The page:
Newly released 2021 KIDS COUNT in Colorado! highlights pandemic’s impact on Colorado kids
This week we released the 2021 edition of our signature report, KIDS COUNT in Colorado!, which examines how children and families fared during the first year of the COVID-19 pandemic. Drawing on sources such as the U.S. Census Bureau’s Household Pulse Survey and surveys conducted by Colorado state agencies and nonprofits, the report includes data showing that the global public health crisis has had widespread implications for children’s economic security, physical and mental health, early learning opportunities, and educational experiences.
The data included in the report illustrate the pandemic’s far-reaching effects on Colorado kids, from increased housing instability and hunger to difficulty accessing health care, child care, preschool and K-12 education. Nearly half of all Colorado households with children reported a loss of employment income since the COVID-19 pandemic began, and as many as one in five reported little or no confidence they would be able to make their next housing payment on time. The state also saw steep declines in the number of young children enrolled in services such as preschool or Early Intervention.
The new hardships posed by the COVID-19 crisis have the potential to exacerbate the challenges Colorado families were already facing before the pandemic began.
“Even before the pandemic struck, too many kids and families in Colorado were facing challenges such as poverty, mental health struggles, or difficulty finding high-quality child care,” said Kelly Causey, President & CEO of the Colorado Children’s Campaign. “The pandemic has made it impossible to ignore the flaws in our economic and social systems that have long kept many Colorado kids and families from living healthy, happy lives. In doing so, it has also given us an opportunity to reimagine how we support the kids and families who call Colorado home.”
Data included in the report show that while the pandemic’s effects were felt across demographic groups, families of color were disproportionately harmed as the COVID-19 crisis exacerbated longstanding racial inequities in the economy. Colorado families of color were significantly more likely than white families to report losing employment income, or face uncertainty about whether or not they would be able to pay their rent or mortgage throughout the pandemic.
The report, At a Tipping Point: Building Stronger Systems for Colorado Kids in the Aftermath of COVID-19, offers policy recommendations designed to mitigate the negative effects of the ongoing pandemic on Colorado’s kids. Recommendations include maximizing access to basic cash assistance through the Temporary Assistance for Needy Families (TANF) program, and making long-term investments in adequate salaries for early childhood professionals to strengthen the state’s child care system.
“Children have sacrificed so much of their lives to keep adults safe since March of 2020,” said Sarah Hughes, Vice President for Research Initiatives at the Colorado Children’s Campaign. “As Colorado weathers another increase in COVID-19 cases, our state’s leaders must take action to ensure kids don’t spend another day missing out on the economic, health, and educational support that they deserve.”
The KIDS COUNT report also offers a snapshot of trends from before the pandemic. Even prior to the COVID-19 crisis, Colorado’s historic progress on kids’ health insurance coverage was beginning to erode. Between 2018 and 2019, the number of Colorado children without health coverage increased by 10,000 kids, leaving 73,000 without health coverage as the world entered the worst public health crisis in a century. Given the high rates of unemployment driven by the pandemic’s economic impact, Colorado could see even more damage to its progress toward getting all kids covered.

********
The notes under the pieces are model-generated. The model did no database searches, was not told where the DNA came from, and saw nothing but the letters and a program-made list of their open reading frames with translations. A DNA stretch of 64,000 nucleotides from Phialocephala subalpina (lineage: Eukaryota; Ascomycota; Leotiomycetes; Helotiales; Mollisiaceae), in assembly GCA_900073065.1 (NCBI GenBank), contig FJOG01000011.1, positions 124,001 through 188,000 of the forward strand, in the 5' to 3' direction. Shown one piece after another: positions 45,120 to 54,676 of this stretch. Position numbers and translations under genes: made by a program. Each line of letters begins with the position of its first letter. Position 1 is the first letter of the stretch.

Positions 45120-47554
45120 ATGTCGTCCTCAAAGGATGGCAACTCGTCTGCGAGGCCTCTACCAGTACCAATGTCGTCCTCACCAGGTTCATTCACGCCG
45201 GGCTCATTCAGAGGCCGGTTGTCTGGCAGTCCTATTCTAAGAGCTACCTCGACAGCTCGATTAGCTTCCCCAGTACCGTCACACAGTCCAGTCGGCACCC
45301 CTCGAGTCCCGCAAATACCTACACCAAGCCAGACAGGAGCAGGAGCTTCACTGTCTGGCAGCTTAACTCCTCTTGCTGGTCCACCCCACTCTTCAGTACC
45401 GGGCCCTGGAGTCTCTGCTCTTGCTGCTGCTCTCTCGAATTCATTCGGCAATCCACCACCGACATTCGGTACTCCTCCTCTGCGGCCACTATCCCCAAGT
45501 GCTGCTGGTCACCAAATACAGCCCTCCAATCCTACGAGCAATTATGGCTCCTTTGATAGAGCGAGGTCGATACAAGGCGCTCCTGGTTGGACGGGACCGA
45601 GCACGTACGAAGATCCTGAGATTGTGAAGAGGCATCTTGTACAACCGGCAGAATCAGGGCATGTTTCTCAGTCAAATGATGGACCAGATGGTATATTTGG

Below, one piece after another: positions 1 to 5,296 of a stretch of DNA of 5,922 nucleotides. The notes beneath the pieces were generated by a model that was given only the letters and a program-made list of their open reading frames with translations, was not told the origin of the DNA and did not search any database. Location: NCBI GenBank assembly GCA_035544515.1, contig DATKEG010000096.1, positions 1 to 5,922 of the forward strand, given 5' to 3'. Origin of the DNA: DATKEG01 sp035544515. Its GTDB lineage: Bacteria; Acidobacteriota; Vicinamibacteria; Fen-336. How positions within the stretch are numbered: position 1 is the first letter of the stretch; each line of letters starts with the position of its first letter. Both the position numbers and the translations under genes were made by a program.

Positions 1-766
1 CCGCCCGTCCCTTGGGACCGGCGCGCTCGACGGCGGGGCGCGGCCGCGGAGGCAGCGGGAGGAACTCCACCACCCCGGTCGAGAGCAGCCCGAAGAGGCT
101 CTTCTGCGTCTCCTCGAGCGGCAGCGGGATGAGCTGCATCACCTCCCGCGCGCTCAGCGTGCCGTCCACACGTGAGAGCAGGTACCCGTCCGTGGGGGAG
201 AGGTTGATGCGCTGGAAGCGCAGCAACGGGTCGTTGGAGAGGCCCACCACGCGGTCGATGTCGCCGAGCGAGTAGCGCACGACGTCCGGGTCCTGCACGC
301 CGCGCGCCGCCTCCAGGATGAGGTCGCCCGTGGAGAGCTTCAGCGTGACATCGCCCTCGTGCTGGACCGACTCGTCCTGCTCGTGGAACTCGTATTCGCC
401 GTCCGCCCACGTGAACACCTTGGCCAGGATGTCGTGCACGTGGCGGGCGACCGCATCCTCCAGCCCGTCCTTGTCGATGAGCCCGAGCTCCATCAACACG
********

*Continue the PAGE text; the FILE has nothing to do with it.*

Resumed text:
Other data trends noted in the report include the following:
- Colorado households with children struggled to afford sufficient amounts of food during the COVID-19 pandemic. Between late April 2020 and March 2021, an average of 10 percent of Colorado households with kids reported not having enough food to eat in the past week. Rates of food insufficiency were highest among Black or African-American families and Hispanic or Latino families, merely one example of how the pandemic exacerbated longstanding racial inequities and disproportionately harmed families of color.
- The COVID-19 pandemic caused widespread disruption to important early learning and development experiences. The number of children enrolled in school district preschools in Colorado fell by 23 percent between fall 2019 and fall 2020, with some racial and ethnic groups experiencing even larger declines. Referrals to Early Intervention services also dropped dramatically during the early weeks of the pandemic, falling by 63 percent during the first two weeks of March 2020.
- Enrollment in public schools fell for the first time in decades. As the pandemic raged on in the fall of 2020, Colorado public schools saw their first decline in student enrollment since 1988, with a 3.3 percent decrease in enrollment from 2019. The enrollment decrease reflected an overall decline of more than 30,000 students in Pre-K through grade 12 across the state.
The 2021 KIDS COUNT report also examines data on maternal mortality, housing instability, and adolescent behavioral health.
The annual KIDS COUNT in Colorado! report tracks the well-being of Colorado children statewide and at the county level. The 28th annual report includes data and research on kids in the areas of health, early childhood, K-12 education, and family economic security. The report is a complement to the national KIDS COUNT Data Book produced by the Annie E. Casey Foundation, which was released in June.